2014_scoresAnd here we are, another year done and another year of incredible soundtracks which are pushing the limits of the art form. As always, there were a lot to choose from, but I these were the ones that I just couldn’t let go of. Like the films they represent, it’s an eclectic bunch, and I hope you get to discover any of them that you might’ve missed!

girlhood_soundtrack_coverGirlhood by Para One – I discovered this score on accident, thinking it was for an older film, when it reality, it just hadn’t been released stateside yet. I was immediately enamored by the staccato synths and catchy melodies that I put the album on loop – then I saw the film and liked it even more. Celine Sciamma’s coming-of-age story about young black girls in the rough streets of Paris is utterly charming and raw, and Jean-Baptiste de Laubier’s music gives the tough film it’s heartbeat. “Slow Down”, a track sung by Swedish singer Frida Sundemo and played during a pivotal scene, is perfection. Film Review

knick_soundtrack_coverThe Knick by Cliff Martinez – The crazy thing about this one is that I haven’t even seen the show. But! I’ve given this soundtrack a lot of play based solely on the strength of Martinez’ melodies and the eerie atmosphere that they create. I think that says a lot, that the score can be so evocative out of context and in its own right. Minimal, powerful and anachronistic, you can’t help but be hypnotized by what you’re hearing.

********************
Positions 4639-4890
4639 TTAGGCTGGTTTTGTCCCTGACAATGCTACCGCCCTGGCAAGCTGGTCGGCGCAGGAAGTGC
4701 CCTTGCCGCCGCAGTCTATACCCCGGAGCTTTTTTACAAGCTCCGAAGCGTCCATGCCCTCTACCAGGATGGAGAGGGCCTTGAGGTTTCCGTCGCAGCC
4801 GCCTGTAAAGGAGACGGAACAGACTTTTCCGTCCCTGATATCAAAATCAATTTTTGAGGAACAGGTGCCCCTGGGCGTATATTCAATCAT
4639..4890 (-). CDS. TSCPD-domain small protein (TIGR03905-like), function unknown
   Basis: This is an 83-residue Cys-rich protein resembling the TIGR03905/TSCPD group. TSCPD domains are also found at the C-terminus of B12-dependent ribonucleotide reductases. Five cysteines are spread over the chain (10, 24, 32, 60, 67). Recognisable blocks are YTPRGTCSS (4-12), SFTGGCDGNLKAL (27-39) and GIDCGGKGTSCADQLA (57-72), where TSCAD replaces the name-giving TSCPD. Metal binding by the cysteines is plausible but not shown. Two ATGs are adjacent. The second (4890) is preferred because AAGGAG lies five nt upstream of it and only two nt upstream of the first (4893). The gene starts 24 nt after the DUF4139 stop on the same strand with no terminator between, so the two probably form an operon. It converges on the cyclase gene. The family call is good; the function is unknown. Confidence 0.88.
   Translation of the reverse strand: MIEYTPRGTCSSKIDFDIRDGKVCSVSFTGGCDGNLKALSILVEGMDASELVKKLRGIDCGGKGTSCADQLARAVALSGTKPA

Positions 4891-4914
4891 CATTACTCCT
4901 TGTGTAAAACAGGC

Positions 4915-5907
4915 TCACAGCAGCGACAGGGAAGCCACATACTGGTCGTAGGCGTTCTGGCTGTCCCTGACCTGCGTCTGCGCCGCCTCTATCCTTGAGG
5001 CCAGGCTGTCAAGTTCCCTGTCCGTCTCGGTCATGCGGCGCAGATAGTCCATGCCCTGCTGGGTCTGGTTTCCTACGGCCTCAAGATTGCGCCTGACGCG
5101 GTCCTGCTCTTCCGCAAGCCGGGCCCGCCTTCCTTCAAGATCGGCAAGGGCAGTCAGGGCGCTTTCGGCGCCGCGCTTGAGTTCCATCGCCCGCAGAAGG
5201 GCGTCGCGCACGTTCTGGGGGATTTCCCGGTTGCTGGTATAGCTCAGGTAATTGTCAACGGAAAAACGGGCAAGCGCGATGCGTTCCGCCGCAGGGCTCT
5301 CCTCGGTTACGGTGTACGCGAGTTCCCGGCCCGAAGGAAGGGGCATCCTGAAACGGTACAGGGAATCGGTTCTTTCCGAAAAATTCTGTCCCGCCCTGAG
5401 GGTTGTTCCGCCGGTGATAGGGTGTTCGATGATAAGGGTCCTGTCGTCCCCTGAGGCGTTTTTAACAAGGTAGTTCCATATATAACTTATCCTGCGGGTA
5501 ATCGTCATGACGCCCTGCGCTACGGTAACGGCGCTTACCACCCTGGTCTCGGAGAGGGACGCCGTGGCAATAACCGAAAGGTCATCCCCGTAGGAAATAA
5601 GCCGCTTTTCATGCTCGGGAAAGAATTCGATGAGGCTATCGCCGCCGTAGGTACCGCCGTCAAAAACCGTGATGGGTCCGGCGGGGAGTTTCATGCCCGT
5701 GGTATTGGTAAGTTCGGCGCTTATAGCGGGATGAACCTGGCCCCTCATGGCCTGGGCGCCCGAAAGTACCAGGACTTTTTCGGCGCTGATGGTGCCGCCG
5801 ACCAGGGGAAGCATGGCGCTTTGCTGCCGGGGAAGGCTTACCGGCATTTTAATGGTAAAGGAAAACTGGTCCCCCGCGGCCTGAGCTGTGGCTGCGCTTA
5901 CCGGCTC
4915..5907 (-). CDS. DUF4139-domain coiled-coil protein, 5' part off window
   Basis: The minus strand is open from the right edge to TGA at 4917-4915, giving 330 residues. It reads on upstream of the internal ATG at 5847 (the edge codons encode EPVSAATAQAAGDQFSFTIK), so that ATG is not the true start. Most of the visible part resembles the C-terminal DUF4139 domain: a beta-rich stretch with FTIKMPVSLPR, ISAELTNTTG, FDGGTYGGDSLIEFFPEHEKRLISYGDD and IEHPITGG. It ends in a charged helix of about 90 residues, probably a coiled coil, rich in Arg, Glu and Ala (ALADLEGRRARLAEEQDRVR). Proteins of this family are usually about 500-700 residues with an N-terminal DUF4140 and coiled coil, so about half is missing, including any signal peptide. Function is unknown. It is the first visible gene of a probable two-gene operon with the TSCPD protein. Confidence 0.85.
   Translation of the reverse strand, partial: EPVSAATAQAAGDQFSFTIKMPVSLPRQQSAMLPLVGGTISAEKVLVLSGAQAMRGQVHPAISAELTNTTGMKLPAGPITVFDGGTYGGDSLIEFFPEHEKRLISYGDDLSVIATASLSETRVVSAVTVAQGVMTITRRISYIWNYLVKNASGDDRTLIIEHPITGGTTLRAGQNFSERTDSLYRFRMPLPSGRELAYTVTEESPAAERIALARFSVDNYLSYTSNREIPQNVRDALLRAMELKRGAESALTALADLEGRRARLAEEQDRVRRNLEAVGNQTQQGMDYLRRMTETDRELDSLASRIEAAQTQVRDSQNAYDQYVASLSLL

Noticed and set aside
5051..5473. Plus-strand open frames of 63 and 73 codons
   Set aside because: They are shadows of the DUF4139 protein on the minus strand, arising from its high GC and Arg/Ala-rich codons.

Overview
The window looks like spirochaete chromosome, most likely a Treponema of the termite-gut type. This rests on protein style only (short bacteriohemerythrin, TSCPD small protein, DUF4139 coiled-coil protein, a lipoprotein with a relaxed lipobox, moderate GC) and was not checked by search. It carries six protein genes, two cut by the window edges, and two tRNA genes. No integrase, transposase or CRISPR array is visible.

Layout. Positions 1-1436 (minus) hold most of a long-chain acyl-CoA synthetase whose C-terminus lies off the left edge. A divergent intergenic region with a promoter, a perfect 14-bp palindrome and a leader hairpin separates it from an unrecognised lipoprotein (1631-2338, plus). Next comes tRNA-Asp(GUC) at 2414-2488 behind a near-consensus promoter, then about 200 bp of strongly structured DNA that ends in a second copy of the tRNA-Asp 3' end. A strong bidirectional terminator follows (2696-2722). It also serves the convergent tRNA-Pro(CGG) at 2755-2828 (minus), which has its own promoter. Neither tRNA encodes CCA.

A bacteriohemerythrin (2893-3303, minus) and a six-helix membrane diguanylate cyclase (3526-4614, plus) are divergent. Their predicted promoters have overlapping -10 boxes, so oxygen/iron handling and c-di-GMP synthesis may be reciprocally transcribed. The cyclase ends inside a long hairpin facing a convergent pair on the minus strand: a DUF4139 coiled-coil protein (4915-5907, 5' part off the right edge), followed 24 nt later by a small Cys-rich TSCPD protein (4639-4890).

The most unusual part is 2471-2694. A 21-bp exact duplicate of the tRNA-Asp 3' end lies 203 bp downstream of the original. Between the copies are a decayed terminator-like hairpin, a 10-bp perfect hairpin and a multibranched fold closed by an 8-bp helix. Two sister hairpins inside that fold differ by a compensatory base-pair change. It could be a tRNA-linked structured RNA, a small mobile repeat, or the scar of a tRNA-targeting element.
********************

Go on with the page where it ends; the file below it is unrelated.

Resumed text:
300_rise_empire_soundtrack_cover300: Rise of an Empire by Junkie XL – Out of all the scores on this list, I may have listened to this one the most. As a film, I found this sequel a lot more watchable than it’s predecessor. It doesn’t have the same sense of gravitas or visual flair as Zack Snyder’s film, but what it lacks in mythos and finesse, it more than makes up for in brute force – and the same can be said about Junkie XL’s score. From the epic opening track, “History of Artemisia”, the composer takes us deep into an unforgiving world of anthemic synths mixed with ethnic instruments, ethereal vocals and raw, thundering power. More emotional than the film and just as visceral, this thing gets my blood flowing every time. Film Review

the_congress_soundtrack_coverThe Congress by Max Richter – Richter is really one of the best unsung heroes out there. As someone who generates self-described “post-classical” music outside of his film work, Richter’s attention to detail and musical experimentation brings a whole level of nuance not usually found in a lot of scores. He’s all over the place in this one, culling punk, pop and classical influences to stitch together the media-obsessed world of the film. At times beautiful, noisy, irreverent and haunting. Film Review

girl_walks_homeA Girl Walks Home Alone at Night by ??? – This one’s a bit of a cheat. Death Waltz Records is set to release the soundtrack early this year, and I don’t even know the names of the songs used in it, let alone whether or not or there was a singular composer creating the non-diegetic score. Still, as Ana Lily Amirpour impressionistic film is one that deals in raw, abstract emotion rather than standard exposition, the soundtrack is something that guides us through her eclectic influences. What we end up with is a collection of glossy pop, electro and folk tunes infused with Iranian flavor which doesn’t add to the film, but is instead embedded inextricably into it’s soul. Film Review